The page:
The cronut craze is real



By Negeen Amirieh


As Chapman sophomore Caroline Roffe pushes open the door to the Friendly Donuts shop, the sweet aroma of donuts fills the air and the bitter coffee scent is dominated by the smell of sugar. The cashier asks, “What can I get for you today?” Roffe looks at the options: chocolate, glazed, sprinkles donut or that odd flakey treat with filling?


She just knew.


“A cronut please,” Roffe said.  


A cronut is a pastry that is a combination of a croissant and a donut. It has the airy flakey quality of a croissant and the fried goodness of a donut. After attempting 10 different recipes, the cronut was invented by Chef Dominique Ansel, then trademarked in New York City by the Dominique Ansel Bakery and is now sold throughout the United States.


“A cronut has layers of butter and the crispy texture of a croissant that a classic donut doesn’t have,” said Adam Vaun, owner of DK’s Donuts in Orange.


The part croissant and part donut is made with croissant pastry dough and fried like a donut. It is made with loads of butter along with multiple layers that are injected with a syringe-like pastry tip, glazed on top. The cronuts are then soaked in grapeseed oil for 30 seconds, rather than safflower or peanut oil that classic donuts are fried in. This process leaves the outer layer crunchy and the inner layers soft and doughy.


“It's like French delicacy and American junk food rolled into one delicious dessert,” said Roffe, a sophomore broadcast journalism major.


Donuts have always been a trendy treat, but now the cronut popularity is growing.


"I'm always craving donuts but sometimes they are too dense and sweet for me. That's when I reach for a cronut," Roffe said.


Throughout different cronut shops in Orange, the prices range from a simple cronut for $2.75 to a fancier filled cronut at $5, while a regular donut is typically 85 cents.


According to Inc., Ansel has had many opportunities to sell out for millions of dollars to Starbucks, but he does not want to because he does not want to compromise quality over quantity. He also chooses not to raise the prices of his $5 cronuts because he does not want to take advantage of his customers.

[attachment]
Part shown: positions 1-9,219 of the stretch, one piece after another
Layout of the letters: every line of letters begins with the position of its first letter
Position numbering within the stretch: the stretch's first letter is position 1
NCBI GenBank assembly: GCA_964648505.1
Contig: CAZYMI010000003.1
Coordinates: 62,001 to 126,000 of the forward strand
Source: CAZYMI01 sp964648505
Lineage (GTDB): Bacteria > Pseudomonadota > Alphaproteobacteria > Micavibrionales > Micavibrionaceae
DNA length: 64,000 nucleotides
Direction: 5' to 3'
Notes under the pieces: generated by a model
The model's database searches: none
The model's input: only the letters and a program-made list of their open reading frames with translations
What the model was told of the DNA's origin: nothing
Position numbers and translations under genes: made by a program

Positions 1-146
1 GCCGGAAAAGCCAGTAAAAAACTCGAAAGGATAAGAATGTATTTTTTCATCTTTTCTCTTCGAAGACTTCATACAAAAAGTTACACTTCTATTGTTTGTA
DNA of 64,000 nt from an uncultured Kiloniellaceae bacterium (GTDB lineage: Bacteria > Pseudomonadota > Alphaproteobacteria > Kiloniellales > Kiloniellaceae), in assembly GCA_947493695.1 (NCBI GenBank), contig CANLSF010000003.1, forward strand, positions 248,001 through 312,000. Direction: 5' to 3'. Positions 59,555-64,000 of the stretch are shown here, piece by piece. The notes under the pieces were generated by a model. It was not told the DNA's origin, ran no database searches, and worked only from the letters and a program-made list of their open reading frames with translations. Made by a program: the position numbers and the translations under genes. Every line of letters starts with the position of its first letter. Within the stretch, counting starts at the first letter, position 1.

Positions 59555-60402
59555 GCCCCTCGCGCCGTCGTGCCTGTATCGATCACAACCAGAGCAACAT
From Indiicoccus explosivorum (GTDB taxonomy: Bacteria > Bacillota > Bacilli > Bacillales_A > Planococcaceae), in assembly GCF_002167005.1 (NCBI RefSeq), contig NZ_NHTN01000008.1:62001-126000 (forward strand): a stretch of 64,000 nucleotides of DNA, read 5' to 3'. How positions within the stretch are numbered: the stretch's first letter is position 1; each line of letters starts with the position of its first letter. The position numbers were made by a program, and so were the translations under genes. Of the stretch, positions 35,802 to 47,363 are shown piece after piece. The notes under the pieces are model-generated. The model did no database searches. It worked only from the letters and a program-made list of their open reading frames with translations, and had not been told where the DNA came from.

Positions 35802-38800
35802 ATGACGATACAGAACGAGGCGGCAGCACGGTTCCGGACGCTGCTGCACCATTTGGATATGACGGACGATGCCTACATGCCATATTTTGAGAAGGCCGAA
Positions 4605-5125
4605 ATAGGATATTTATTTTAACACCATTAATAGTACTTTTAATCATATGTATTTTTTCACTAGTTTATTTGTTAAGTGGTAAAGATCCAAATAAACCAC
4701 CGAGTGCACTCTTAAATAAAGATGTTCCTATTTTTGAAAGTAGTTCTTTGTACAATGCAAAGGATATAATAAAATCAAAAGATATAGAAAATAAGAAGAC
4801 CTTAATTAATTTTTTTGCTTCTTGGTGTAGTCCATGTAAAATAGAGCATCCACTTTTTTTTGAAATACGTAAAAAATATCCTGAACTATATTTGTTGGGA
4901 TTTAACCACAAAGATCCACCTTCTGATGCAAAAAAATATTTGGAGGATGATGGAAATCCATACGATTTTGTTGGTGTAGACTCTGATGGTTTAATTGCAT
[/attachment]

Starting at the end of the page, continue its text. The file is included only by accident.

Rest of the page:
Ansel said to Inc., “If I have to raise prices, it would be because my costs of goods went up, not because more people are lining up. The laws of ethics trump those of economics for me.”  




The newness of the cronut attracts people.


“The cronut has become the new cupcake because it is something different that no one has ever tried before and it hasn’t died ever since,” Vaun said.


With social media, cronuts have become a trend.


“A lot of young people use social media so they take pictures of our cronuts and post them and then others hear about them and come in to purchase the variety of flavors,” said Alan Do, owner of Friendly Donuts in Orange.  


Only being a mile away from the best donut shops in Orange, Chapman students like freshman political science major Greta Stanley are in love with cronuts. The closest location for Chapman students to buy cronuts is at The Grinder, which is five blocks away from Chapman, on Glassell Street.


“The first time I had a cronut it was messy, but fun to eat. It was very flaky but sweet like a donut,” Stanley said. “I put it on Instagram immediately and several people asked me where I had purchased it from.”


The cronut fad began last year and continues today.


“Ever since the craze last year there has been an increase in our business.” Vaun said.


There is not just one type, cronuts satisfy the taste buds of anyone.


“A lot of people throughout Orange County prefer cronuts because of all the different flavor combinations we have, which includes our special cronuts during the holidays,” Do said.


The donut is still delicious, but the cronut is more attractive to the population.


“People are definitely choosing cronuts over our donuts because they have this special quality that no other pastry can replace,” Vaun said.


However, cronuts are not exactly great for your health. In fact, donuts are healthier.


According to Natural Wellness website, a cronut is estimated to be 510 calories with 35 grams of fat, where a chocolate donut is at most 300 calories. Even with these high numbers, cronut fans are not deterred from indulging.


"Cronuts are a special event, you don't find them everywhere. That's why, when I can get one, they are totally worth the calories," said Roffe.


Chapman sophomore communications major student Emily Griganavicius tried her first cronut after many other Chapman students bragged about the taste.


“It has that amazing, flakey texture of a croissant but the outside glaze is just like a donut,” Griganavicius said. “There are so many types of filling to choose from like nutella, custard, cream and more, but you can’t go wrong with whichever you choose.“


Maddie Russo, a Chapman sophomore undeclared major and an employee at The Grinder in Orange, loves people’s reactions when they first experience the cronut.


“People get really excited when they see the cronut for the first time and always ask what it is and my response is ‘you have to try it to know,’” Russo said.  

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